|Publication number||US7450712 B1|
|Application number||US 09/693,652|
|Publication date||Nov 11, 2008|
|Filing date||Oct 21, 2000|
|Priority date||Oct 21, 2000|
|Also published as||US7643629, US20050220291|
|Publication number||09693652, 693652, US 7450712 B1, US 7450712B1, US-B1-7450712, US7450712 B1, US7450712B1|
|Inventors||Jerrell P. Hein, Marius Goldenberg|
|Original Assignee||Silicon Laboratories, Inc.|
|Export Citation||BiBTeX, EndNote, RefMan|
|Patent Citations (4), Referenced by (2), Classifications (8), Legal Events (2)|
|External Links: USPTO, USPTO Assignment, Espacenet|
This invention relates to the field of telecommunications. In particular, this invention is drawn to subscriber loop interface circuitry.
Subscriber line interface circuits are typically found in the central office exchange of a telecommunications network. A subscriber line interface circuit (SLIC) provides a communications interface between the digital switching network of a central office and an analog subscriber line. The analog subscriber line connects to a subscriber station or telephone instrument at a location remote from the central office exchange.
The analog subscriber line and subscriber equipment form a subscriber loop. The interface requirements of an SLIC result in the need to provide relatively high voltages and currents for control signaling with respect to the subscriber equipment on the subscriber loop. Voiceband communications are low voltage analog signals on the subscriber loop. Thus the SLIC must detect and transform low voltage analog signals into digital data for transmitting communications received from the subscriber equipment to the digital network. For bi-directional communication, the SLIC must also transform digital data received from the digital network into low voltage analog signals for transmission on the subscriber loop to the subscriber equipment. Strict gain and longitudinal balance control are required for subscriber loop applications.
Multiple high voltage operational amplifiers are frequently used to drive the subscriber loop. The battery feed potential is often used as the negative supply voltage for the operational amplifiers. The operational amplifiers drive the tip and ring voltages of the subscriber loop at levels ranging from ground potential to the battery feed potential, during battery feed and subscriber loop ringing.
One disadvantage of the use of high voltage operational amplifiers is that the operational amplifier bias currents result in non-negligible power losses due to the large potential difference between the positive power supply potential and the battery feed potential. The operational amplifiers are also custom integrated circuits manufactured in a “non-mainstream” high voltage bipolar technology. Yet another disadvantage of this approach is that the operational amplifiers must be closely matched in performance characteristics over a large operating range to ensure proper performance.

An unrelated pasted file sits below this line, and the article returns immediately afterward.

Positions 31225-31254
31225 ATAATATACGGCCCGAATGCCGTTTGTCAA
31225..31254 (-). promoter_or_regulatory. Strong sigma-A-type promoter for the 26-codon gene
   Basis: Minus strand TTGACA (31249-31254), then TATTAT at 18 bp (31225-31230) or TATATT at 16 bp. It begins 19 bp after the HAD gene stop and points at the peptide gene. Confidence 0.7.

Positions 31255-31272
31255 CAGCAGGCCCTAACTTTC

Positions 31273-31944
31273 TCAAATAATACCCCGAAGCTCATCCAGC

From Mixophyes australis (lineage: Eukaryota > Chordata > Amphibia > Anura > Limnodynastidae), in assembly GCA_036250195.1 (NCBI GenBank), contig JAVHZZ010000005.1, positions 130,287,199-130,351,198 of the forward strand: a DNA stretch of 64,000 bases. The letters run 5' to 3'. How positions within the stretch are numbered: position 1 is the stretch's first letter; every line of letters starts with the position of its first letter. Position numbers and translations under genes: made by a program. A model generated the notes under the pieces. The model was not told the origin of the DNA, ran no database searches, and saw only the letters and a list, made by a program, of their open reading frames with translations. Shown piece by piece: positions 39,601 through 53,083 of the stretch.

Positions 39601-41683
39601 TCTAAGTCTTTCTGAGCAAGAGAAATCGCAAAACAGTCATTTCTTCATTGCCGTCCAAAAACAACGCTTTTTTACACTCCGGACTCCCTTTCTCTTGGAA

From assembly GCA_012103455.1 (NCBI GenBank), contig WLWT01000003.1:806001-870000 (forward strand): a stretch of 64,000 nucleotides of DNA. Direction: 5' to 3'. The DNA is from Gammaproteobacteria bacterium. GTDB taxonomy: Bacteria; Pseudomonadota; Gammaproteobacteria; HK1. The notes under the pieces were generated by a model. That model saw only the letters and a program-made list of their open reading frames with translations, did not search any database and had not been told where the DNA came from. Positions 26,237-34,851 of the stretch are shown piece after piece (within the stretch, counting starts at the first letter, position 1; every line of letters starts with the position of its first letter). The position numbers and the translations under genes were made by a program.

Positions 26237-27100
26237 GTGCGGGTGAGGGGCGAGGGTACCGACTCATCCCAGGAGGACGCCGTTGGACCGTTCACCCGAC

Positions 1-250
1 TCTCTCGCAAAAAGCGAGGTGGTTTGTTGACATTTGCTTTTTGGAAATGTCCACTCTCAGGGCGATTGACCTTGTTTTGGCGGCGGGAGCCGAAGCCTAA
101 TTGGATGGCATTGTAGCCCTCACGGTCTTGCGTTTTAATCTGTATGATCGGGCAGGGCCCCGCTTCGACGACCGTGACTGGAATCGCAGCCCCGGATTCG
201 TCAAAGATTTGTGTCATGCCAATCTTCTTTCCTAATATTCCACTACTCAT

In view of limitations of known systems and methods, a subscriber line interface circuit is described. Generally the tip and ring currents or the departure from the desired tip and ring currents is calculated without direct sensing of either the tip or ring lines of the subscriber loop. These calculated signals are then used to control the tip and ring currents.
A method includes the step of providing subscriber loop pull-down circuitry operating in a first voltage domain. The subscriber loop pull-down circuitry decreases at least one of a tip and a ring line current in response to a corresponding pull-down control signal. The method further includes the step of providing control circuitry operating in a second voltage domain, wherein the first and second voltage domains are substantially distinct. The control circuitry varies the pull-down control signal to vary a selected one of the tip and ring line currents in response to a sensed current corresponding to an associated one of a tip pull-down current and a ring pull-down current.
A subscriber line interface circuit apparatus includes pull-down circuitry to vary line currents of the tip and ring lines in response to a pull-down control signal. The pull-down circuitry operates in a first voltage domain. The apparatus includes control circuitry generating the pull-down control signal. The control circuitry operates in a second voltage domain substantially distinct from the first voltage domain. A control isolation stage is coupled to provide the pull-down control signals from the control circuitry to the pull-down circuitry. A feedback isolation stage provides feedback signals from the pull-down circuitry to the control circuitry. The feedback signals represent sensed pull-down currents associated with the tip and ring lines. The control circuitry provides the pull-down control signals for the tip and ring lines in response to the sensed pull-down currents.
Other features and advantages of the present invention will be apparent from the accompanying drawings and from the detailed description that follows.
The present invention is illustrated by way of example and not limitation in the figures of the accompanying drawings, in which like references indicate similar elements and in which:
The subscriber loop 132 is typically used for communicating analog data signals (e.g., voiceband communications) as well as subscriber loop “handshaking” or control signals. The analog data signals are typically on the order of 1 volt peak-to-peak (i.e., “small signal”). The subscriber loop control signals typically consist of a 48 VDC offset and an AC signal of 40-140 Vrms (i.e., “large signal”). The subscriber loop state is often specified in terms of the tip 180 and ring 190 portions of the subscriber loop.
The SLIC is expected to perform a number of functions often collectively referred to as the BORSCHT requirements. BORSCHT is an acronym for “battery feed,” “overvoltage protection,” “ring,” “supervision,” “codec,” “hybrid,” and “test.”